The figures you're showing are pinging your own router, and look entirely consistent with a wifi connection. There's nothing VM or any other ISP can do to change the way wifi works, so what you've posted is going to continue unless you connect over ethernet. I'd also assert that a few local blips of an extra 10-40 ms won't be material within the inherent range of latencies on full round trip to a gaming server, and that itself will be as nothing compared to your 250ms+ reaction time.
That isn't to say that you don't have a latency problem, but it is to say that what you've posted doesn't show whether there is or not.
If you want to investigate a latency problem that is within VM's control, set up a Broadband Quality Monitor at Thinkbroadband.com, let it run for a few days, and post a complete 24 hour run here This is what a decent connection looks like - when gaming you'd be additionally overlaying the variability of wifi, but that won't show in your BQM.
As you can see, at peak times, peak latencies rise a bit, but nothing that's a real world problem for gaming. Bear in mind that if you're connecting to far distant, or over-subscribed gaming servers, then the latency will be materially worse than your BQM which shows the ping between Thinkbroadband's server and your hub, but what happens elsewhere on the internet is not VM's responsibility. Also, if you're running Twitch you deserve whatever you get do a check to see if stopping streaming has any impact - live streaming game video over a broadband and wifi connection is giving a much higher workload to equipment that's mostly cheap and cheerful, and may not play as nicely as you'd like.
What I found was that when it spiked when pinging my own router is when it would jump up in games, and lag out the discord audio slightly. Usually a 1-2 second delay. So the timings if those small blips match up with the latency spikes.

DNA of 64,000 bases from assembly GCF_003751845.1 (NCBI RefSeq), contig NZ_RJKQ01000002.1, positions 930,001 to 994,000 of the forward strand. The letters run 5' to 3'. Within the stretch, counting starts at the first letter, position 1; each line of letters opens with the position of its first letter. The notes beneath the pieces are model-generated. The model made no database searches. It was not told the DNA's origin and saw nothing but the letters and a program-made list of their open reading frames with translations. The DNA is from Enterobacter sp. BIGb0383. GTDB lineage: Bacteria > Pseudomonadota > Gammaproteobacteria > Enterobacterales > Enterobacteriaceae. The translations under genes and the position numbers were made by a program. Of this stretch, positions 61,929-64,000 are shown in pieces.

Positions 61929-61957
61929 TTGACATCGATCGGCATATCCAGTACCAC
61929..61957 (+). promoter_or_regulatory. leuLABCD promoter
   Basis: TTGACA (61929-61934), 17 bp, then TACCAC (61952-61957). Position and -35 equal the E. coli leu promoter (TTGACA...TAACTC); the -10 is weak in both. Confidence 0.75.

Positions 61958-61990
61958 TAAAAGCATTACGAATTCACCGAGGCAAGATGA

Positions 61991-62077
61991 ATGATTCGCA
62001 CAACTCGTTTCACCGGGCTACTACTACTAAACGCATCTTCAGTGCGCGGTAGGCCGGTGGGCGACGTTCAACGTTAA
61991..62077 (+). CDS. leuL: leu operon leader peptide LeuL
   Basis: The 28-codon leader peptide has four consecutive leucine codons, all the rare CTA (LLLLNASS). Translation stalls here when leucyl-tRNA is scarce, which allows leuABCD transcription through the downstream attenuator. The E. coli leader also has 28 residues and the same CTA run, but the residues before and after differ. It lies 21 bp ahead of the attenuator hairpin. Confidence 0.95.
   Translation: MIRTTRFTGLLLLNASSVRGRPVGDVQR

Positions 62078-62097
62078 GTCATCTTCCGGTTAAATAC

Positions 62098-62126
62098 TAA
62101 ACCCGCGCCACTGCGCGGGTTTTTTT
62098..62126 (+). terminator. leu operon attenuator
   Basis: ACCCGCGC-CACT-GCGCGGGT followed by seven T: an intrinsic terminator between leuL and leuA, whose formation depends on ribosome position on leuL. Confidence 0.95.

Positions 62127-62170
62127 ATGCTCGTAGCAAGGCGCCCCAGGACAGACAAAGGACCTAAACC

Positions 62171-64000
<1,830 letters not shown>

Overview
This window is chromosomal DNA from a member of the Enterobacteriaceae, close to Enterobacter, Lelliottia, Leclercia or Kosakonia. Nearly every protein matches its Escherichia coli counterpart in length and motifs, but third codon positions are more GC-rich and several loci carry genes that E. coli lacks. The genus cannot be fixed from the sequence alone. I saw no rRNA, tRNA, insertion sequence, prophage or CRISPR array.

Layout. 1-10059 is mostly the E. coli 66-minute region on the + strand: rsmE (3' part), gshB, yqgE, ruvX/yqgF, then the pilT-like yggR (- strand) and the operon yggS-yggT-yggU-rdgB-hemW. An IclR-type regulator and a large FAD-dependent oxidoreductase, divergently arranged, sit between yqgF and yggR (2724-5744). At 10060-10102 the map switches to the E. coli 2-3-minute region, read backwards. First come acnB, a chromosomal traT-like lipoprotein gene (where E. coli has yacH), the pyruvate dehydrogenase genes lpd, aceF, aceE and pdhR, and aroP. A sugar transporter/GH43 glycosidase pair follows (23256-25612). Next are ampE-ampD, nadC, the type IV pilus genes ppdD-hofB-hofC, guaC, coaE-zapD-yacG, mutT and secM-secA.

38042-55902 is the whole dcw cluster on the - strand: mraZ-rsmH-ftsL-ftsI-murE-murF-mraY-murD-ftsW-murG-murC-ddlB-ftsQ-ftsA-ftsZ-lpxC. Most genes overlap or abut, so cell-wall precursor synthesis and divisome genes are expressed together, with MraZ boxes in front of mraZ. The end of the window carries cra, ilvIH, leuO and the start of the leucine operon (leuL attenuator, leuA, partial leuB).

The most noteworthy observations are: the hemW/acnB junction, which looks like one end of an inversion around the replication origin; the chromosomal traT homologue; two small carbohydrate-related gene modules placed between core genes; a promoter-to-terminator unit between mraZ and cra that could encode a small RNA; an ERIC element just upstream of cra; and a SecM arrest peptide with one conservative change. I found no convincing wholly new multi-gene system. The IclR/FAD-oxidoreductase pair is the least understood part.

It's not only games, it's other applications too, but I'll run the checker and get back.
That isn't perfect, but equally we've all seen a lot, lot worse in this forum, and there's no reason why you shouldn't be able to game successfully on that connection. There's some peak loading in the morning (probably as people wake up and turn on every connected gadget they've got), and there's an unusual very early evening spike, but nothing major between 6pm and half ten.
There's no dropped packets, the average latency of your cable connection is within a range that looks to be 18-23ms, and most of the yellow fringing is inherent with the Hub 3 and DOCSIS technology. The peak time increase in latency is very modest, so I can't see VM wanting to investigate or spend money on this.
Unless there's other symptoms (slow speed via ethernet devices, or out of kilter SNR or power levels, or high error rates) then I think this will be regarded as an acceptable connection quality, and any spiking you're seeing in games is most likely either the upstream routing (mostly beyond VM's control) or down to the cable connection conspiring with the inherent faults of wifi (which is why ethernet is preferred for gaming).
Sorry if that's not the answer you want, but I can't see anything VM are likely to address based on the BQM, unless there's already a planned area upgrade that might fix the (implied) very modest congestion.
Well, before committing to leave, you might want to post your hub's Upstream, Downstream and Logs tabs here, so that people can have a look for anything that might be resolvable - costs nothing! Although VM won't care about gaming latency, they do want to keep the network within normal operating parameters, and it possible something's marginally adrift and worsens the peak time performance.
Also, log into the hub and see what the error performance is like. If there's more than a handful of post-RS errors then there's something wrong, or if there's many thousands of pre-RS errors.